Concept

Chevron (geology)

Summary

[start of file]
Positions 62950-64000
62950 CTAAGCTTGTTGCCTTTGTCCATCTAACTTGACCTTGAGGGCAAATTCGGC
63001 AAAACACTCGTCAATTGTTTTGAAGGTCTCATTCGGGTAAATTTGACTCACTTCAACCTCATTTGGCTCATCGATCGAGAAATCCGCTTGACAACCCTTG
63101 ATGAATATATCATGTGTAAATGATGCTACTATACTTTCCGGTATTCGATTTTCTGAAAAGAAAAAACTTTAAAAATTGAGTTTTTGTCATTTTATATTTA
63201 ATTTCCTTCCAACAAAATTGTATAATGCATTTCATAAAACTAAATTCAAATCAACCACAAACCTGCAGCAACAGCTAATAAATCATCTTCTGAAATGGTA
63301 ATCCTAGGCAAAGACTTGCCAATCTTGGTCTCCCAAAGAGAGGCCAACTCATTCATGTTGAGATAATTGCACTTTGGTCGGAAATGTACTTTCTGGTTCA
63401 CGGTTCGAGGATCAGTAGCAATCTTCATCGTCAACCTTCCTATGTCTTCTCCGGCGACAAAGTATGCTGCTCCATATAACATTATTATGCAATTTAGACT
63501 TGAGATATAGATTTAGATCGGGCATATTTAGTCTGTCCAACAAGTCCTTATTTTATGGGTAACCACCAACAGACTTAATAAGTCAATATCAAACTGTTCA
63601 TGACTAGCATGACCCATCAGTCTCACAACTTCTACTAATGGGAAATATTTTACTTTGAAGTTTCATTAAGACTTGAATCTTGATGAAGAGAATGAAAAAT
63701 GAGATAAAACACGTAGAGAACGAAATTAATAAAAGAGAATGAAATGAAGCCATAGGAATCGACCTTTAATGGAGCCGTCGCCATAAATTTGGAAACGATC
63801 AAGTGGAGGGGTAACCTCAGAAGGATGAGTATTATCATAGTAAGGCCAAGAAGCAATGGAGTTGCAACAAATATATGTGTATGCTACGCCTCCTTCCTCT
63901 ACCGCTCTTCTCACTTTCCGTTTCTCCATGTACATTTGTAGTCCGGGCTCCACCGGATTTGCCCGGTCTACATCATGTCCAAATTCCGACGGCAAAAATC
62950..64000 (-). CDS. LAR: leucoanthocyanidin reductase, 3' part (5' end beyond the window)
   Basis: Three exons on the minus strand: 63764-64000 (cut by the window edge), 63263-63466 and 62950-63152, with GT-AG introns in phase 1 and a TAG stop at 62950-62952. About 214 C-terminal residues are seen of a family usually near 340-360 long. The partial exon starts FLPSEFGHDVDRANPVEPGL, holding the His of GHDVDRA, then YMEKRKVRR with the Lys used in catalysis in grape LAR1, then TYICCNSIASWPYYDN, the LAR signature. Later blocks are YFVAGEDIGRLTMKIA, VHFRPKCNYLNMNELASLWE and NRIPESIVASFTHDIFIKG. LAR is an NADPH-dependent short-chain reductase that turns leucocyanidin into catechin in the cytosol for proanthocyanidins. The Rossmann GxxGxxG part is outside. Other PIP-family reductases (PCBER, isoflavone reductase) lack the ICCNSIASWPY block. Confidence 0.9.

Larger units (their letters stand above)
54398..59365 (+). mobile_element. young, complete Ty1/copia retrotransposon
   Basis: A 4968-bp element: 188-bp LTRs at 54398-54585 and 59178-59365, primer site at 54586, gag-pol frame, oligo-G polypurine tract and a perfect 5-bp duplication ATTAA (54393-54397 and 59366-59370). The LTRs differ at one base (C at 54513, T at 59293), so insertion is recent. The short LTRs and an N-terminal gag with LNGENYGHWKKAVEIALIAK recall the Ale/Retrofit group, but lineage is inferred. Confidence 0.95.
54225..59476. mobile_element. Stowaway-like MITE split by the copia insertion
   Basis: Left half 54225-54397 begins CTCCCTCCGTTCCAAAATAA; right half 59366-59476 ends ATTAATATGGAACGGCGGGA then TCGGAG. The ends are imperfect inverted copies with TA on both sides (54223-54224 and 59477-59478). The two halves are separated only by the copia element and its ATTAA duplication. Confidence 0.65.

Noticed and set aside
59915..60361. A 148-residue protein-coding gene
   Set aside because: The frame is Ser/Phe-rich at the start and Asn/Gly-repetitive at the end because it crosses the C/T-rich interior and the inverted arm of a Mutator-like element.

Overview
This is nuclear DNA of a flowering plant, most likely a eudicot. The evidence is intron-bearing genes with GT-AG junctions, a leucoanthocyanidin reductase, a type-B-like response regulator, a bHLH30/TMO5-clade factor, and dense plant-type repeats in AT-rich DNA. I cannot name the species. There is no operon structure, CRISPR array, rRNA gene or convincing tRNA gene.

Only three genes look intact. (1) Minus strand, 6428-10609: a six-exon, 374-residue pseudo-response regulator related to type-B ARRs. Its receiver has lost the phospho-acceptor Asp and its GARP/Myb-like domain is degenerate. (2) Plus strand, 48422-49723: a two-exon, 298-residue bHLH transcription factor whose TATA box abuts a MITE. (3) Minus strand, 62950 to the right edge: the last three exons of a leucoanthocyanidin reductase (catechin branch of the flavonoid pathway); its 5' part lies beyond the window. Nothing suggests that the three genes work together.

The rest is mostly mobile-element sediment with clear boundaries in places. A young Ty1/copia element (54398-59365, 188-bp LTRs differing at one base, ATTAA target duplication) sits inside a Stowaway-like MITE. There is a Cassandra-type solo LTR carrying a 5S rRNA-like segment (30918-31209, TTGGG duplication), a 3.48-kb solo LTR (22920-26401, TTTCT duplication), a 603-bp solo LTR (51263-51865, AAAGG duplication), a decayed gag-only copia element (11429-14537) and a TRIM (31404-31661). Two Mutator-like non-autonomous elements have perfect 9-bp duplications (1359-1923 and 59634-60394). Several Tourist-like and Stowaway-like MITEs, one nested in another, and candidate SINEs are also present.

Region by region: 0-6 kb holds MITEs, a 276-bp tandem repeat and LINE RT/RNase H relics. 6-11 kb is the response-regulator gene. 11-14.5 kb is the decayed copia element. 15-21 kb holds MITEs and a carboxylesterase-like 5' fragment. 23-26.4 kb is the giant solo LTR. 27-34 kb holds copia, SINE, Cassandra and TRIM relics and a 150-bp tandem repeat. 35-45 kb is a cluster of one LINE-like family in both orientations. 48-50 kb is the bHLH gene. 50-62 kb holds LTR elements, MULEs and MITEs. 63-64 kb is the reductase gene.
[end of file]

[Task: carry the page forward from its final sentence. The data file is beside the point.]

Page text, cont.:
Chevron folds are a structural feature characterized by repeated well behaved folded beds with straight limbs and sharp hinges. Well developed, these folds develop repeated set of v-shaped beds. They develop in response to regional or local compressive stress. Inter-limb angles are generally 60 degrees or less. Chevron folding preferentially occurs when the bedding regularly alternates between contrasting competences. Turbidites, characterized by alternating high-competence sandstones and low-competence shales, provide the typical geological setting for chevron folds to occur. Perpetuation of the fold structure is not geometrically limited. Given a proper stratigraphy, chevrons can persist almost indefinitely. Fold process In response to compressional stress, geological beds fold in order to minimize dissipation of energy. Given an unconstrained bed, folding does so by correspondingly minimizing bending and thus develops a sinusoidal geometry. In a st
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